Now it’s clearer why focusing on ‘find’ is such an overwhelming temptation in Welcome Week: it makes a good fit with the rest of what’s happening. ‘Find’ sits very well within a basic orientation-and-wayfinding phase; after all, there’s not much you can evaluate, construct or negotiate about either where the lecture theatre is or what you do to look up a book on your reading list. Finding information, in fact, bears the same surface and preliminary relationship to the information encounter that finding the lecture theatre does to attending (and attending to) a lecture. Therefore at some point we need to find a way to clearly signal to students that a shift from ‘find’ to ‘use’ will be necessary in order to engage with academic practices and succeed in their studies.
To do this we need to move away from telling, because although all these things that we tell our students are useful and good to know, in the act of telling itself we construct and subtly impose a transmissive model of learning in which we possess expertise that students must acquire. At some point we ourselves need to model a different relationship both with information and with our learners, to recognise that each is taking part in a fluid and negotiated process of knowledge construction. In short, we need to let them know the information experience doesn’t end with ‘find’: that find is where it starts.
As librarians, I believe we can still do more to reframe our thinking away from our search products and from the perception of information as artefact, and more towards alignment with the academic practices of the community we work with and in. Rather than merely demonstrating resources, we need to be able to articulate how use of those resources might support the academic journey as an ongoing process of making sense, constructing meaning, creating conceptual relationships and even negotiating one’s own identity within a community of practice.
The advent of discovery systems has given us a game-changing opportunity to model this realignment in how we talk to students about information. When you can introduce your library’s search tool in under five minutes you have the chance to reclaim interface demonstration time and use it to talk instead about the conventions and values of academic information communication (see e.g. Coonan, 2014). So I’m hoping that even if I spend only one of those five minutes flagging up the shift from finding to using, from transmitting to constructing, from telling to questioning, that I’ll still have managed to help students perceive a different relationship with information and with what it means to ‘be academic.’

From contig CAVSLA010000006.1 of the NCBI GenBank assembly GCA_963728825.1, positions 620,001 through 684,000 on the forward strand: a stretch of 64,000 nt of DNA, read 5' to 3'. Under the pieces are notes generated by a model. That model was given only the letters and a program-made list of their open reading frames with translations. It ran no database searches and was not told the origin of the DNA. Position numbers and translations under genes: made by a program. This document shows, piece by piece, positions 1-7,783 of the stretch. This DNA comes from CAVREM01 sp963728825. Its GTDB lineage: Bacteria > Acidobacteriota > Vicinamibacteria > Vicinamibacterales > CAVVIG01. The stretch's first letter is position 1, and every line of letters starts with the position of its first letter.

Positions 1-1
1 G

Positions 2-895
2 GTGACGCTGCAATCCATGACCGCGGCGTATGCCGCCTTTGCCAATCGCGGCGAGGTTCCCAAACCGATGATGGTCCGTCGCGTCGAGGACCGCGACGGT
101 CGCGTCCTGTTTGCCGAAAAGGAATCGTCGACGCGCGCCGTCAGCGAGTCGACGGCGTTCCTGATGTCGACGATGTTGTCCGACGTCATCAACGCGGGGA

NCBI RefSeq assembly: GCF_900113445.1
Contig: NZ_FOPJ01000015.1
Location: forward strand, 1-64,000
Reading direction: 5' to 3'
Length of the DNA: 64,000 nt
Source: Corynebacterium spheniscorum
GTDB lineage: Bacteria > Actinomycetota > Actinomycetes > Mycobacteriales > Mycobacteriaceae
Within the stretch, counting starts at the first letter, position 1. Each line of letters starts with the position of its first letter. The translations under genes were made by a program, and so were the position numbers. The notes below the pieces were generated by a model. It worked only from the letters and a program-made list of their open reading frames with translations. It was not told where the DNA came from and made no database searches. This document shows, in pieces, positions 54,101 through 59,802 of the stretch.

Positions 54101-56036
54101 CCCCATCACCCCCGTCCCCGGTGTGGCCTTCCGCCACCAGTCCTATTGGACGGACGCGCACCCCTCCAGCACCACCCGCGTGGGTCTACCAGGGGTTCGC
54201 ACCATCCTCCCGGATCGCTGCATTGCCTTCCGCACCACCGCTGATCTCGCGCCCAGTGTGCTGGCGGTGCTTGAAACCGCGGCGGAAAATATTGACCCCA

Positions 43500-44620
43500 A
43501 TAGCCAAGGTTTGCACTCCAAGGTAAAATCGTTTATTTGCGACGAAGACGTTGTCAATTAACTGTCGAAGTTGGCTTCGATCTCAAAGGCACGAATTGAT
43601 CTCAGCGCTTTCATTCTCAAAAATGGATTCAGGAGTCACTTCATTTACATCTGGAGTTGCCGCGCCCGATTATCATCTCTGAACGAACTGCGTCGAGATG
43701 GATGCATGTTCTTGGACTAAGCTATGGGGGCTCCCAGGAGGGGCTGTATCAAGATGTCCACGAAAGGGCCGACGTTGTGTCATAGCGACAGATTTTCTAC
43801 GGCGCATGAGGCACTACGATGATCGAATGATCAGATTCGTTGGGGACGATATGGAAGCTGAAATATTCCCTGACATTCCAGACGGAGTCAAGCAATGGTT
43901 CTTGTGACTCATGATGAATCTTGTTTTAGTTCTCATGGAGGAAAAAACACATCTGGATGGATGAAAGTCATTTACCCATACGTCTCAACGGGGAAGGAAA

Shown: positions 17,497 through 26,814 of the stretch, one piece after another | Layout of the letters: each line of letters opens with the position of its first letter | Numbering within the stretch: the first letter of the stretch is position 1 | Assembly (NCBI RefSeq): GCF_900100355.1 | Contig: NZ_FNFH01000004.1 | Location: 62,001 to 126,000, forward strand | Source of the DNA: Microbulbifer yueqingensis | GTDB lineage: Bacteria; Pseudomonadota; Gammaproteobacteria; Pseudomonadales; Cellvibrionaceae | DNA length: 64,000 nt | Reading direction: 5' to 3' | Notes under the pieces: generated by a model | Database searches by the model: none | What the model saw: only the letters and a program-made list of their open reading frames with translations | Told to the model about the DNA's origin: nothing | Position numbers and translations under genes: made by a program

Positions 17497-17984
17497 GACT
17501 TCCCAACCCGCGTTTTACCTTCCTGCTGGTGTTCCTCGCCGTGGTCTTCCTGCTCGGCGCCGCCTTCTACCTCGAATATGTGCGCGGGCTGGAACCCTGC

Only once the introductions are over does the real practice start; and only when the practice starts does the induction to the community begin. And it’s at this point in the student’s journey that ‘real deal’ information literacy – the making of meaning – replaces ‘find’; and at this point, if we have the chance, that we can stop simply telling our students things and invite them to start constructing meaning for themselves.
ACRL (2000) Information Literacy Standards for Higher Education http://www.ala.org/acrl/sites/ala.org.acrl/files/content/standards/standards.pdf. (This document is now superseded by a threshold concepts approach: see http://acrl.ala.org/ilstandards/wp-content/uploads/2014/02/Framework-for-IL-for-HE-Draft-2.pdf)
Ambrose, S. A., Bridges, M. W., DiPietro, M., Lovett, M. C., & Norman, M. K. (2010). How learning works: seven research-based principles for smart teaching. San Francisco, Calif.: Wiley.
Australian and New Zealand Information Literacy Framework [ANZIIL], 2nd ed. (2004). http://archive.caul.edu.au/info-literacy/InfoLiteracyFramework.pdf
Coonan, E., ed. (2014) Teaching, not telling: proceedings of the 2nd Information Literacy and Summon Day. http://www.proquest.com/blog/2014/Teaching-not-Telling.html
Cottrell, Janet & Cohen, Sarah Faye (2012) Real deal information literacy: designing and implementing meaningful instruction and assessment. http://www.slideshare.net/infolit_group/cottrell-cohen
SCONUL Seven Pillars of Information Literacy: core model for Higher Education (2011) http://www.sconul.ac.uk/sites/default/files/documents/coremodel.pdf
Secker, J., & Coonan, E. (2011) A new curriculum for information literacy [ANCIL]. http://newcurriculum.wordpress.com/using-ancil/
Špiranec, S. & Banek Zorica, M. (2012) ‘Changing anatomies of information literacy at the postgraduate level: refinements of models and shifts in assessment’. Nordic Journal of Information Literacy in Higher Education 4
Wenger-Trayner, E. (n.d.) ‘Communities of practice: a brief introduction’. http://wenger-trayner.com/theory/
Wingate, U. (2006). Doing away with “study skills.” Teaching in Higher Education, 11(4), 457–469. http://embeddingskills.hud.ac.uk/sites/embeddingskills.hud.ac.uk/files/Wingate.pdf
[All URLs accessed 30 September 2014]
I’ve been mulling a lot recently over how to describe what it is I teach, why information literacy isn’t the same thing as learning to use the library, and above all why it can’t be covered in an hour at the start of term. I’ve been using the concept of the ‘information landscape’ to give an idea of the scale and complexity of the information-handling abilities needed by researchers. This idea extends neatly into a broader metaphor schema where the subject knowledge is the landscape, while information literacy is the set of navigational and survival tools you bring with you into that terrain – the map, the compass, the energy bars, the binoculars.